Andrew: That’s great. What else?
Lindsey: What else?
Andrew: I feel, like, there’s more. Something about highlights of, so I’ve…you sent this other thing in the email before we came onto the podcast. And I was reminded that Whoopie Goldberg has dyslexia, right?
Andrew: And the reason she was such a good comic was because she literally had to practice over and over and over and over way more than anybody else because she had no choice but to get her bits right. So there’s got to be other really great instances of someone with a disability, whether, you know, perceived or more or less having done very great things, right?
Lindsey: Right, they’re game changers. They’re those out liars, so we have Edison. Four of the Sharks on Shark Tank have a disability. I think oftentimes, you know, Steve Jobs, Richard Branson…I mean, if you think of all the people we, sort of, hold in high regard, we realize wow, they really wouldn’t fit into a normal 9:00-5:00 job, and…
Andrew: And it’s clear because they went and started their own thing.
Lindsey: Right. Because they didn’t have an opportunity where they could just be plugged in. And what the benefit that they’ve been able to bring because they do think differently about, kind of, the world’s problems.
Andrew: That’s fantastic. So we’re coming, it seems near the end of our podcast time together. Is there anything else that you’d like to add or share in the benefit of…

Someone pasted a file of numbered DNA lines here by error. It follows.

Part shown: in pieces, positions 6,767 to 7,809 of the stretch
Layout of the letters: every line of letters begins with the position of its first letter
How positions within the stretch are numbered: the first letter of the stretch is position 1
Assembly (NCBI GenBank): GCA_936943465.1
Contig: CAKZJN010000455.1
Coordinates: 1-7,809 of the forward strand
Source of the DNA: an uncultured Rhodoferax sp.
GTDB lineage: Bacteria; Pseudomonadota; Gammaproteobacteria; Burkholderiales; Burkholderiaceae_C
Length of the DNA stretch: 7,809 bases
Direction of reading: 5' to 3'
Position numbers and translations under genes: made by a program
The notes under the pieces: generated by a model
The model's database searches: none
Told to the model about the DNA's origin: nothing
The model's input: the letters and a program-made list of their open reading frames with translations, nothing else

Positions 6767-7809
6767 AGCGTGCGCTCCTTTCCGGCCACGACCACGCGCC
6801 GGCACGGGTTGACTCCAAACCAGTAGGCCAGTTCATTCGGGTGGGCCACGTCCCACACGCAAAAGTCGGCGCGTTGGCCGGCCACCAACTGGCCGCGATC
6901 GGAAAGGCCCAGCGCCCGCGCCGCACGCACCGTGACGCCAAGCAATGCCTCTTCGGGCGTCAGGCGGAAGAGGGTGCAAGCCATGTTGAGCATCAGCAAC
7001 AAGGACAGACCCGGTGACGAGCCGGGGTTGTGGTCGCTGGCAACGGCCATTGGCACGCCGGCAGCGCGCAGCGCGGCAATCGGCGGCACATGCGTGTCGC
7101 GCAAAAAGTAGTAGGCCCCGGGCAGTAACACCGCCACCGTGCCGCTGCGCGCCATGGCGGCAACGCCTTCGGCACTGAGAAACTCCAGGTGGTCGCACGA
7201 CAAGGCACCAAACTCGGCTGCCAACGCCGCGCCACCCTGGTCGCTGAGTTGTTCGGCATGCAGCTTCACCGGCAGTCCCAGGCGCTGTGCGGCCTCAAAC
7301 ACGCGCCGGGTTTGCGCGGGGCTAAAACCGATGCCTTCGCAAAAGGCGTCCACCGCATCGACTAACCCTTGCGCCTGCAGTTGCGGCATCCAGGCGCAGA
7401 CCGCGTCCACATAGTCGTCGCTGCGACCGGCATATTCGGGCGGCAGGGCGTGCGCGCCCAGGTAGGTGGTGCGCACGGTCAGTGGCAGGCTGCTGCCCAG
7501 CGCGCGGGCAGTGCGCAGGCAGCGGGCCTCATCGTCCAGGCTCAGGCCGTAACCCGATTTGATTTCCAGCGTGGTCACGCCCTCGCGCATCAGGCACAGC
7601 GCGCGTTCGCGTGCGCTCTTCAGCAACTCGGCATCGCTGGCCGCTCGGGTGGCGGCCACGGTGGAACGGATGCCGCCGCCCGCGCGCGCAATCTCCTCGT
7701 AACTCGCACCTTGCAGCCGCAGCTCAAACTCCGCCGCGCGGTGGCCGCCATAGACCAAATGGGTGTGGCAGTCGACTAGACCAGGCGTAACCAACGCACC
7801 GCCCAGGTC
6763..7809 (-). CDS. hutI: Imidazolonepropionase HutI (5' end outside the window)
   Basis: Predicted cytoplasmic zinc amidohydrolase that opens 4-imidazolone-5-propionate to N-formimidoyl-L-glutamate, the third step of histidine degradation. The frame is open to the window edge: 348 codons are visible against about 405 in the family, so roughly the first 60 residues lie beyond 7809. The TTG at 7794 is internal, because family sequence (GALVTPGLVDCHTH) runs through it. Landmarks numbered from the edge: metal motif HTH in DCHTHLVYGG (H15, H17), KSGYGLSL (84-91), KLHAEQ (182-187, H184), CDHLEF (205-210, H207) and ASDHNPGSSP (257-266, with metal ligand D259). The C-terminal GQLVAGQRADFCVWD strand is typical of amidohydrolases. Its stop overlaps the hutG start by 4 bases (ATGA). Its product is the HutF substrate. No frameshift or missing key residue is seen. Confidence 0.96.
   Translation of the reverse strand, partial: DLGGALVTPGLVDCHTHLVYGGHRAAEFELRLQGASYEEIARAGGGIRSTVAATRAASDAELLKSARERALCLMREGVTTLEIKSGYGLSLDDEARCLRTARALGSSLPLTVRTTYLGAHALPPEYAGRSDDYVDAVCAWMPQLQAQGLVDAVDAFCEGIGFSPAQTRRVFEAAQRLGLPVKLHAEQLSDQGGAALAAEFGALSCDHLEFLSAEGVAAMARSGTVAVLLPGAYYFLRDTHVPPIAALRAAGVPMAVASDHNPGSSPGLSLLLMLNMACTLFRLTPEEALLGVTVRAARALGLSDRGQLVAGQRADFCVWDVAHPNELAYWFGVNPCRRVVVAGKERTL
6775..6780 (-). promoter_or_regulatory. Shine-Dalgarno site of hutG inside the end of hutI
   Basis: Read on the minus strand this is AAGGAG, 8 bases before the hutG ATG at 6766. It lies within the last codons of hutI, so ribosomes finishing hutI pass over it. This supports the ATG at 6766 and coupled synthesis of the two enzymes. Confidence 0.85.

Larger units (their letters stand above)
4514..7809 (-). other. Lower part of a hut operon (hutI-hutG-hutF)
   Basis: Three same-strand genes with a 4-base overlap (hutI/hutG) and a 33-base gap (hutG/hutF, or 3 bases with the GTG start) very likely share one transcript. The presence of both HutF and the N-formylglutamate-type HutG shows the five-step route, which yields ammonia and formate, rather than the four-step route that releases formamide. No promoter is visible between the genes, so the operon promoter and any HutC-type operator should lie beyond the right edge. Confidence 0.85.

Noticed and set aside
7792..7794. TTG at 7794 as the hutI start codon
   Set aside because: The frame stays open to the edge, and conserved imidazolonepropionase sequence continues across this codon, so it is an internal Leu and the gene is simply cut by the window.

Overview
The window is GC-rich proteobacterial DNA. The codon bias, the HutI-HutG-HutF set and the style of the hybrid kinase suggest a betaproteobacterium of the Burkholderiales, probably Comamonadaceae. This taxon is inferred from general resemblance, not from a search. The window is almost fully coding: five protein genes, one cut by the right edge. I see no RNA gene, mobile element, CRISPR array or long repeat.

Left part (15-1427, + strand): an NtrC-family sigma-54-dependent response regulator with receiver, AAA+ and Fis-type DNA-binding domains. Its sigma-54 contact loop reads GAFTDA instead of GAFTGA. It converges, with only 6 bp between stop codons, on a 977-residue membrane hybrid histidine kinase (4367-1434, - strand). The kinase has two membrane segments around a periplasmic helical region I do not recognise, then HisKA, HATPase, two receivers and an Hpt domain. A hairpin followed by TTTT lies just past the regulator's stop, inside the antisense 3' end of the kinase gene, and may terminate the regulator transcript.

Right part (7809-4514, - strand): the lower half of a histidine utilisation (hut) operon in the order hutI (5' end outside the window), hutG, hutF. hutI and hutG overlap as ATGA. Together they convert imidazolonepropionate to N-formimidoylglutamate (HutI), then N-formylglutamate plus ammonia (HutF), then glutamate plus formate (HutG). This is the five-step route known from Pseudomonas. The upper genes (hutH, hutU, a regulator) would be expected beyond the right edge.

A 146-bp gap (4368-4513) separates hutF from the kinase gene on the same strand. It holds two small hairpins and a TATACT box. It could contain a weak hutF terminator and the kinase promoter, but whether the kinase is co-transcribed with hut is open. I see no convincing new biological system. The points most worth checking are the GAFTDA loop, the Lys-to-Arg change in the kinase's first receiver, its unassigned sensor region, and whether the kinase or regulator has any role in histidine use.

Lindsey: Well, no, I think, one of the things, I just want to thank the entrepreneur community. So about a year and a half ago or so, I really got plugged in. For a long time I really felt, like, I was going on my own because I was a social kind of good enterprise and people that were in business wouldn’t really get what I do. So it’s very interesting, you know, Kiva at the Chamber, and Chris Amour, and Terry Coxon, Jay VanDusen, all these really, really smart business people started listening to what I was doing. And then all of a sudden, they became, like, kind of, champions and built my confidence.
So, I think, you know, as, kind of, the entrepreneurial community grows here in Charlotte really understanding that, you know, even if you can’t find somebody that’s exactly in your business, being able to learn from people that are in business can go a long way.
Andrew: Yeah, that’s fantastic. So thank you again for being here.
Lindsey: Yes. Thank you.
Andrew: I’m gonna go ahead and close it up. And before we do, I’d like to say thanks to Charlotte’s Communications and Marketing Group for letting us have their sound studio. So if you notice, there is no echo, echo, echo…
Andrew: …that’s because we’re in a really nice sound studio and government center uptown. So thank you to CC and M, as we like to call it. Again, this is Andrew Bowen and this has been another podcast of CBR’s B2U Podcast. For future podcasts, visit us online at cbrbiz.com and follow us on Twitter @cbrbiz. To learn more about Lindsey Haauser and Advocations, be sure to visit http://www.advocations.org. Until next time, we mean business.